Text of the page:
All about the Winter Olympics in Beijing

Many countries initially applied to host the 2022 Olympics. But over time, one by one, they withdrew their candidacy – countries such as Norway, Sweden, Poland, Ukraine, Switzerland, Germany – in many cases alleging the high costs of hosting the Olympics and lack of popular support in their country.

In the end, China and Kazakhstan were the two remaining candidates. Beijing won by four votes. The headquarters selection process was so bad that the IOC eliminated it. Now, the host city is selected through a closed process.

Not many. Two cities northwest of the capital, Yanqing and Zhangjiakou, will host outdoor ski events, but even the area receives only about two inches of snow per year.

The remaining snow will be artificially created. Professional skiers are used to racing on artificial snow, especially in a warm world, although such snow can also exacerbate the environmental impact of ski slopes.

China’s human rights record, including abuse of Uighur Muslims in the Xinjiang region and suppression of pro-democracy protests in Hong Kong, has prompted activists around the world to urge countries and sponsors to boycott the Beijing Olympics.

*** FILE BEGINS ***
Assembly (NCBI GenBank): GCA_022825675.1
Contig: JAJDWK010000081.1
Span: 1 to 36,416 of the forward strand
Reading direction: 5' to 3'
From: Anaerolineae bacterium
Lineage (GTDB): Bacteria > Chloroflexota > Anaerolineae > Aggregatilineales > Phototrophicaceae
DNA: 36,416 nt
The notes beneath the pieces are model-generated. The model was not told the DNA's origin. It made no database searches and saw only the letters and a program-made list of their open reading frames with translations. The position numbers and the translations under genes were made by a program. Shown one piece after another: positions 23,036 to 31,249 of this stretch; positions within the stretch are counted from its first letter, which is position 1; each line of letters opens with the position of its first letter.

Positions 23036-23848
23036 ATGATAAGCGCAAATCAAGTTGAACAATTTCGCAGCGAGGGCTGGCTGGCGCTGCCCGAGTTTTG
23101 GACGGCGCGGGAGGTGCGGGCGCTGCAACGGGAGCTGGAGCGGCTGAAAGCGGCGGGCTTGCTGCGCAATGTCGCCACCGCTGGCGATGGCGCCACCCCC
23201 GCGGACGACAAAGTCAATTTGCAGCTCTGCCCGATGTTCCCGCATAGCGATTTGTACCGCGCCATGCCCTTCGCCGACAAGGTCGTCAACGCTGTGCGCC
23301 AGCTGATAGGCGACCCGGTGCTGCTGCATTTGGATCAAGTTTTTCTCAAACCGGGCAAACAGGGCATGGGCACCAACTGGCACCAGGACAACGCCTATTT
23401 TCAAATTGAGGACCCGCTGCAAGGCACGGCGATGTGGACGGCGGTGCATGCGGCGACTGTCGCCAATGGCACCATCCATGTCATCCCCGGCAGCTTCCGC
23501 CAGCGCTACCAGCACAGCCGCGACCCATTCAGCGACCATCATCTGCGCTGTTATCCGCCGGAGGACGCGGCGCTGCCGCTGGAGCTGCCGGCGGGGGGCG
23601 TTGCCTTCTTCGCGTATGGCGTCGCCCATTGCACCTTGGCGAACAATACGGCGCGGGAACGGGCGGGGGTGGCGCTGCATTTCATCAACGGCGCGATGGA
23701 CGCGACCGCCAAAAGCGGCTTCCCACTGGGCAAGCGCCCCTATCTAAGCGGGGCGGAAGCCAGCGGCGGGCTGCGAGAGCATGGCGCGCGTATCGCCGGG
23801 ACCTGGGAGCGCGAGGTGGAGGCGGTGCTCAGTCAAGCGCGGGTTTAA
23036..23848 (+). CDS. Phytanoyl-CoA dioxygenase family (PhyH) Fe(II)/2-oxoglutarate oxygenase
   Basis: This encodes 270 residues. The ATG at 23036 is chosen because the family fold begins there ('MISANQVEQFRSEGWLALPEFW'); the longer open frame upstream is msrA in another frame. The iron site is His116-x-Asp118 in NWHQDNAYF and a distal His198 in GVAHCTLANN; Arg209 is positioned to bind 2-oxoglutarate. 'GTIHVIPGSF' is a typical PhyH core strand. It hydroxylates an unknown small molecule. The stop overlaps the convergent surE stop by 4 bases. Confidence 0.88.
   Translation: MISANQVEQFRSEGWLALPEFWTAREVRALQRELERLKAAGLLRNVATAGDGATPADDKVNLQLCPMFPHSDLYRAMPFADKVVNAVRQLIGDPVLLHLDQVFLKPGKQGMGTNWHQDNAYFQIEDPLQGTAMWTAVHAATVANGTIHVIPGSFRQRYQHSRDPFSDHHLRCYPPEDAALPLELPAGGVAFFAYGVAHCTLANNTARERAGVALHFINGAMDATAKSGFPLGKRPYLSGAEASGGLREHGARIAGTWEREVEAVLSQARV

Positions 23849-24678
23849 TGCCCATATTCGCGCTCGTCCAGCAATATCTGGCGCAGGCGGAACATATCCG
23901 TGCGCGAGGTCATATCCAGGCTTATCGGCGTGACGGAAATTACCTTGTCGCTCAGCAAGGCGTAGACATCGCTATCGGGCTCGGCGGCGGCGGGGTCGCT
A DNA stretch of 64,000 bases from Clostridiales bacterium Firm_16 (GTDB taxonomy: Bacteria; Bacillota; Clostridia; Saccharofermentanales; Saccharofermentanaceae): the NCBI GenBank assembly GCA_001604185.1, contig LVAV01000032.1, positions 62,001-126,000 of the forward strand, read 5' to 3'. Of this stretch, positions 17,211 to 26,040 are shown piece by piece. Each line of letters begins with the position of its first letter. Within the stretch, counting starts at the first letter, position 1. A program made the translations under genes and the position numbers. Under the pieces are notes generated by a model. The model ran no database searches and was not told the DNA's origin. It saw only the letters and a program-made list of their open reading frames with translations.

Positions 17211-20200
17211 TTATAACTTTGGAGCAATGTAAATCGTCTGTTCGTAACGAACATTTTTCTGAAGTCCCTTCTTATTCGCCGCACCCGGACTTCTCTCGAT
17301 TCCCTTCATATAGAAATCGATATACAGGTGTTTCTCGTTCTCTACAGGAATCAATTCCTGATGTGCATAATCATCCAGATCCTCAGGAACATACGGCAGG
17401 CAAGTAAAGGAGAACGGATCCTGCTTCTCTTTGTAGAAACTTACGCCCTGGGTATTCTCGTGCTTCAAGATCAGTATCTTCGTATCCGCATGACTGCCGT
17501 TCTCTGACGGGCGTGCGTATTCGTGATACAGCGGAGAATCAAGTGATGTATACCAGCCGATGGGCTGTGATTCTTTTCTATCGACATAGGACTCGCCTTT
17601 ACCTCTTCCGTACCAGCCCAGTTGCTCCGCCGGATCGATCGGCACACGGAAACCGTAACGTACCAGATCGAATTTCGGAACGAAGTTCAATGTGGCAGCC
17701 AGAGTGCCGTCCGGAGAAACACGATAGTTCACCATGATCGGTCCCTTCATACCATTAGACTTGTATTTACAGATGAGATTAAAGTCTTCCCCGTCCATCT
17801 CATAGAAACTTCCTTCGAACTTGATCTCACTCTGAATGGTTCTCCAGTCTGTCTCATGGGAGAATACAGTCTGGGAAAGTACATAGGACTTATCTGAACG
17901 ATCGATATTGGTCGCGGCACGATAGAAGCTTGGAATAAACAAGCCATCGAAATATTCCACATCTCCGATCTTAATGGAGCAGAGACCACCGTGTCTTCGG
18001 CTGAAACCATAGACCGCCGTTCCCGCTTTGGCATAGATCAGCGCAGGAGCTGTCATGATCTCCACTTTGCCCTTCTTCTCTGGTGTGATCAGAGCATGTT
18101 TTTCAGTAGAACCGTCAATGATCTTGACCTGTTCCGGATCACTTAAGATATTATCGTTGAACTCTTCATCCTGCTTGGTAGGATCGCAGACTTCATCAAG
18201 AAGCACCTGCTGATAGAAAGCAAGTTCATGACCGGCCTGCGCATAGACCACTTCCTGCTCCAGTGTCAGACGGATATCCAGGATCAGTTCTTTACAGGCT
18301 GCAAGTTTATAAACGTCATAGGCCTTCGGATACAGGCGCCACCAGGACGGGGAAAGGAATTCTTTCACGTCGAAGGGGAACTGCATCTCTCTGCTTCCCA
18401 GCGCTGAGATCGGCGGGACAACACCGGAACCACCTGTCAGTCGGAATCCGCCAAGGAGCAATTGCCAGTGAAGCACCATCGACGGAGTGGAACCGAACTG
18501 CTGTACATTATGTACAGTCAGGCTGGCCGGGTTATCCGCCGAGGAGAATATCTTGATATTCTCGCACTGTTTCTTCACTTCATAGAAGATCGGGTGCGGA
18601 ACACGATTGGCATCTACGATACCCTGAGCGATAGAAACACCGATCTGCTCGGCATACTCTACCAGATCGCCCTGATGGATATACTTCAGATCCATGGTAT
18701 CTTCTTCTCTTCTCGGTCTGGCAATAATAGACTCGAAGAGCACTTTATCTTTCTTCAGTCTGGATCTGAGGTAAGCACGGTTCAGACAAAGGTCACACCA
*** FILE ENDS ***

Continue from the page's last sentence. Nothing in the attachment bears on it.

Calls escalated in November with the disappearance from public life of Peng Shuai, a Chinese tennis player and three-time Olympic athlete, after accusing a former top government official of sexual harassment.

However, the chances of any country boycotting the Beijing Olympics completely – that is, refusing to send its athletes to compete – seems very slim. In contrast, several countries, including the United States, Australia, United Kingdom and Canada, have announced a “diplomatic boycott” of the game, meaning that their government officials will not attend any ceremonies or events.

Rockie Steve

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